The Maya and More: Mesoamerican Tour Vocabulary

Maya Pots Source Map




Mesoamerica extends from central Mexico through Belize, Guatemala, El Salvador, Honduras, Nicaragua, and northern Costa Rica.  It was home to Pre-Columbian civilizations (pre-1492), including the Olmec, Maya, and Aztec.




Image of a carved stone face
HM523 – Olmec stone “yugito”


The Olmec inhabited the coast of Veracruz and western Tabasco on the Gulf of Mexico, first rising to power in approximately 1600 BCE to 400 BCE.

Our knowledge of the Olmec comes through archaeological research.  It is thought that the Olmec laid the foundation for the civilizations that followed, including ritual bloodletting and the ballgame.  They built the first major cities and earliest Mesoamerican pyramid.  It is not known what caused their civilization to collapse around 400 BCE, but they were succeeded by other Mesoamerican civilizations that drew upon their foundations.


Image of a ceramic bird head wiht a human face in the mouth
HM1171 – Maya bird head censer


The ancient Maya lived in what is now Mexico, Belize, Guatemala, El Salvador, and Honduras starting as early as 2600 BCE.  The Classic Maya period began around 250 BCE, by which time the Maya had risen to power and extended their influence throughout the Yucatan, creating a highly developed a writing system, art, architecture, mathematics, and calendar system, based on astronomical observation.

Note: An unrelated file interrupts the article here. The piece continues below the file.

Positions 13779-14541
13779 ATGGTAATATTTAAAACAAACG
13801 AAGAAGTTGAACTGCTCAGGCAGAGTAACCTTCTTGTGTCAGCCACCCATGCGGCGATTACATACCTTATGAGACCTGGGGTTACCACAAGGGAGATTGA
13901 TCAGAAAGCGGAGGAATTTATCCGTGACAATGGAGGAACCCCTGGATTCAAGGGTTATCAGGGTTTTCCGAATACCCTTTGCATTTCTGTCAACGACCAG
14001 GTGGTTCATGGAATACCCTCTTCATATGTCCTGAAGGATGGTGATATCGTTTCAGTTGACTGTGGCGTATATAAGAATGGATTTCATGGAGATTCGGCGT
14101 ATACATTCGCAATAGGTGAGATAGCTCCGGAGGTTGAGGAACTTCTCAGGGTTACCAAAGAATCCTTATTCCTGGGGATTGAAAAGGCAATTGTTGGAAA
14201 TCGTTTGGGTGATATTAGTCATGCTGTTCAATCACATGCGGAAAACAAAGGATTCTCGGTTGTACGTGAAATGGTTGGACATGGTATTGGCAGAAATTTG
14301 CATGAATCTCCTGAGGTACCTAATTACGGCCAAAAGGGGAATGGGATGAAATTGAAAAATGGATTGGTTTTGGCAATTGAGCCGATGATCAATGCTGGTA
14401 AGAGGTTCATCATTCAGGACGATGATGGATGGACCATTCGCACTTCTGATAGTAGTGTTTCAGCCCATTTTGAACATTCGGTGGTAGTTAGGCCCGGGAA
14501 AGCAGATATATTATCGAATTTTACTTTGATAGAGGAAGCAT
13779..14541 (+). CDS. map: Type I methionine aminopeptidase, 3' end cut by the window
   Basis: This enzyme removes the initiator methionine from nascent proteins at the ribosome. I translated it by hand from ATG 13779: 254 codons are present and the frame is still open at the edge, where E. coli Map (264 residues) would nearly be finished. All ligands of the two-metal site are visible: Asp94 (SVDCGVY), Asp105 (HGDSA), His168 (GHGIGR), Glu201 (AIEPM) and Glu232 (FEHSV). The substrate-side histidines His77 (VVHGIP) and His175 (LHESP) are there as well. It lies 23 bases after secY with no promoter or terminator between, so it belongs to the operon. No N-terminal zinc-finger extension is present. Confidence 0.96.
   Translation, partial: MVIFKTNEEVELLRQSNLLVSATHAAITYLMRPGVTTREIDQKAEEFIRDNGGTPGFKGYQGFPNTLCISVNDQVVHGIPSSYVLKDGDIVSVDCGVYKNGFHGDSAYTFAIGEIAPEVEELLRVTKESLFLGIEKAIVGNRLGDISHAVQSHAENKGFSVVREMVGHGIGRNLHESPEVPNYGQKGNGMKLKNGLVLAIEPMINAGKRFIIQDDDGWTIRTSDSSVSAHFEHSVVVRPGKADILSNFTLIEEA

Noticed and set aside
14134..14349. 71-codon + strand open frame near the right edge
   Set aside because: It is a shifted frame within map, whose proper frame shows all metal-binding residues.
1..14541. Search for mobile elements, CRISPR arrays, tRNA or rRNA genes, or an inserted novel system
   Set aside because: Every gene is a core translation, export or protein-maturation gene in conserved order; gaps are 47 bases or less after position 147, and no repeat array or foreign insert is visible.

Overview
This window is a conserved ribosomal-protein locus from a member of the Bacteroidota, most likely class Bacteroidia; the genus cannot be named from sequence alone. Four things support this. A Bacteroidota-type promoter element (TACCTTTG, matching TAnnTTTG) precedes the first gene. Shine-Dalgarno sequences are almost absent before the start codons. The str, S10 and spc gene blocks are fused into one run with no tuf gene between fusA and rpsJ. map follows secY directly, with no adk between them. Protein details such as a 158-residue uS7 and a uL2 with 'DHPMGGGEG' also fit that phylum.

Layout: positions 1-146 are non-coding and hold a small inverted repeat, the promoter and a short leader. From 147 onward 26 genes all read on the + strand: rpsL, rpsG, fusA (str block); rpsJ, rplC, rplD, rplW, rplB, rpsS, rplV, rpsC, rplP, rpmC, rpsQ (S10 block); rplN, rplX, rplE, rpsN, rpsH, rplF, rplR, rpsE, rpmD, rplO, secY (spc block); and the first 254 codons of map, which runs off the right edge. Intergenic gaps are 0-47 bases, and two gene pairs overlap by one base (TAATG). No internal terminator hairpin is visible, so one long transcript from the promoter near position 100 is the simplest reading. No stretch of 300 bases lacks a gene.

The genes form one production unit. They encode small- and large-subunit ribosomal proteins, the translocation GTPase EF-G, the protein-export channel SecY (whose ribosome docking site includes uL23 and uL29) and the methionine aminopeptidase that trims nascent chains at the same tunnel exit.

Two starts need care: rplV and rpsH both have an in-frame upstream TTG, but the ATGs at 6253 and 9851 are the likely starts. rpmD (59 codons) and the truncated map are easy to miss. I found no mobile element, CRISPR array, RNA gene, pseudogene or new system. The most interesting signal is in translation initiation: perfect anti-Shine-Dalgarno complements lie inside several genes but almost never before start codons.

Despite the fall of the Maya Empire around 900 CE, to this day the Maya continue to live in this region blending Pre-Columbian cultural traditions with post-conquest traditions.


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HM501 – Aztec ceramic temple model



The Aztec Empire flourished between 1345 and 1521 CE.  Their empire stretched across what is today central and southern Mexico.  In 1521, Spanish conquistadors led by Hernán Cortés overthrew the Aztec Empire and captured the center of the Empire, Tenochtitlan.



UNESCO Convention 1970

The United Nations Convention on the Means of Prohibiting and Preventing the Illicit Import, Export and Transfer of Ownership of Cultural Property 1970 was implemented to combat the illegal international trade in objects of art and culture.  When archaeological artifacts are removed from cultural sites, their context is lost along with important cultural information.

Image of a carved stone stele
HM611 – Maya stele


Stele or Stela

Stela are carved stone monuments created for dedication, commemoration, and demarcation.  Around the world, cultures erect stelae.  The Maya stela on exhibit in the Hudson Museum depicts a Mayan ruler-king and references two dates.


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HM775 – Mexican obsidian ear spool

Ear Spools and Ear Flares

Body modification was a common practice among Pre-Columbian civilizations to set the elite apart from the lower classes.  It also served to appease the gods and rulers, and reflected aesthetics ideals of beauty in Pre-Columbian culture.  Starting from ages four through seven, the Mayans would use ear spools and flares to slowly stretch holes in the ear lobes as an individual passed important milestones in their life.  Ear spools and flares were often made from obsidian, shell, ceramic, and stone.



Maya Headdresses

Maya headdresses were often decorated with exotic feathers and materials, with the size, quality, and design depending on the social status of the wearer.  Royalty would wear the most colorful and highest quality headdresses—such as the headdress worn by the ruler-warrior depicted on the stela in the Hudson Museum.


image of a stone slab carved with Maya glyphs
HM648 – Maya glyph panel

Maya Glyphs